Administrators familiar with the Linux
/proc filesystem know that it is a valuable source for both device status and performance information. The
meminfo entry in this directory will always provide copious data regarding the status, contents, and state of the memory in our server.
We care about this as DBAs because file cache and write buffering can drastically affect disk I/O. We are not especially interested in analyzing PostgreSQL's memory usage itself. At the time of writing, current recommendations suggest that PostgreSQL's performance doesn't really improve after shared buffers reach 8 GB. However, for client connections, inode caches, and dirty page flushing, it's more than relevant.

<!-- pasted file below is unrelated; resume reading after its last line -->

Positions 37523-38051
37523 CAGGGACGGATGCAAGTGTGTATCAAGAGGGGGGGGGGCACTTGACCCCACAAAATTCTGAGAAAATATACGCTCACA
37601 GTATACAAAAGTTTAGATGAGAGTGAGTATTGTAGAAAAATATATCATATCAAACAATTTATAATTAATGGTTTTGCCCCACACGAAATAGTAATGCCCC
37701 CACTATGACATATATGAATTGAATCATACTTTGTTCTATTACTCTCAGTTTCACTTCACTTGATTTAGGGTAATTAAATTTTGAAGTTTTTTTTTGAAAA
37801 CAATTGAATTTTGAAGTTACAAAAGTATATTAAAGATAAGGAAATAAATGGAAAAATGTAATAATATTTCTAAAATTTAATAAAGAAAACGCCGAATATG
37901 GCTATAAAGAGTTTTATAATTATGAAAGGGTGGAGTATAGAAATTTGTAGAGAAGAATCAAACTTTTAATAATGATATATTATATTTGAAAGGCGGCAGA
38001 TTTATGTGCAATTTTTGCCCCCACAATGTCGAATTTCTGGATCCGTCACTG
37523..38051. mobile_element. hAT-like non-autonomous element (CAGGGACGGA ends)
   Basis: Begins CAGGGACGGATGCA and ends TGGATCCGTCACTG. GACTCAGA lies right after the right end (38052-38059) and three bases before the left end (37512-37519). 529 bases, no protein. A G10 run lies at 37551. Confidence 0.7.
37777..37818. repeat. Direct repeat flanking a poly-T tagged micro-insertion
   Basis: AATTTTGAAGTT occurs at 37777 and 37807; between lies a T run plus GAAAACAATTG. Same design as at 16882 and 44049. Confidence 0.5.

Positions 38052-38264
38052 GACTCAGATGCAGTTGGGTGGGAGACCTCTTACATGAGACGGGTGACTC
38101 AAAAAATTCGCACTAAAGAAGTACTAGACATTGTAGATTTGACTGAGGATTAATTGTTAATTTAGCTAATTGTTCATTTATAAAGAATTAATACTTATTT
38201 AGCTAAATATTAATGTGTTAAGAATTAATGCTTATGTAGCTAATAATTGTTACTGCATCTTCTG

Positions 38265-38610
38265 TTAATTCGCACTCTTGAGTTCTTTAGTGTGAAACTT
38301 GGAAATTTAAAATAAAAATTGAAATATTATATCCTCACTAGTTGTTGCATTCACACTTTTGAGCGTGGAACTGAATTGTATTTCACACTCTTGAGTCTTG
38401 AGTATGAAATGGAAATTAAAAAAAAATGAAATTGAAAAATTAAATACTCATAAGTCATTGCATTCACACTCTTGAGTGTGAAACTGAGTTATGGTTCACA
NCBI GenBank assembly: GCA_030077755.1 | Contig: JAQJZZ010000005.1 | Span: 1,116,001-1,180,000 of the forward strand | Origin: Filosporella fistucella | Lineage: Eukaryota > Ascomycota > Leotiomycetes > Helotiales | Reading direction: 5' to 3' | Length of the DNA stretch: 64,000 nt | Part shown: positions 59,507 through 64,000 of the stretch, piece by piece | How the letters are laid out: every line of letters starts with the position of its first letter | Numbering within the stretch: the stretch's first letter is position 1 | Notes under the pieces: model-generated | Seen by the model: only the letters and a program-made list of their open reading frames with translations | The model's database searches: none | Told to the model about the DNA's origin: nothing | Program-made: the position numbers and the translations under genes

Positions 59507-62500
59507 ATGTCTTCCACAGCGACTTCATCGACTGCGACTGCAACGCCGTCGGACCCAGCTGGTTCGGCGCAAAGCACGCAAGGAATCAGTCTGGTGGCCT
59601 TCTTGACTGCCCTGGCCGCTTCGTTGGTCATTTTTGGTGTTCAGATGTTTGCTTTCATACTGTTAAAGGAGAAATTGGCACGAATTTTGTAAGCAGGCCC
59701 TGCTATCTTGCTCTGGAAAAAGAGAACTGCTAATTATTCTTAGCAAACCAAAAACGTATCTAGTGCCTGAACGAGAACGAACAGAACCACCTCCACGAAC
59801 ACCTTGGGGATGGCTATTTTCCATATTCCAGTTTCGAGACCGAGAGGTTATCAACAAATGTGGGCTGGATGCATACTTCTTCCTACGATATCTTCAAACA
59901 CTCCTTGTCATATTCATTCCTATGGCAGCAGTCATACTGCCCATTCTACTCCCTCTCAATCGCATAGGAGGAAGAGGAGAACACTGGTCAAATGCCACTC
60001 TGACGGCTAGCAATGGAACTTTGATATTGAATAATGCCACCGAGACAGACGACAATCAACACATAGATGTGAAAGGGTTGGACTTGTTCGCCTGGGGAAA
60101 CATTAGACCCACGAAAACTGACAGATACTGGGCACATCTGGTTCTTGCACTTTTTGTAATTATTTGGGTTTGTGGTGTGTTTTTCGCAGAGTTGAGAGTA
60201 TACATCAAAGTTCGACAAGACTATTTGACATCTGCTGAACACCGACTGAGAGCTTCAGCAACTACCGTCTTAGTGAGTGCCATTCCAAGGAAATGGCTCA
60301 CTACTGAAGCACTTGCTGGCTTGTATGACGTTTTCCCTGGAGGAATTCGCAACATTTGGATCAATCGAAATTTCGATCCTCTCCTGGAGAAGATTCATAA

On a modern Linux kernel, there are over 40 different lines of information in
/proc/meminfo. Much of this data is not exceptionally useful to a DBA, so this recipe will focus on important fields only.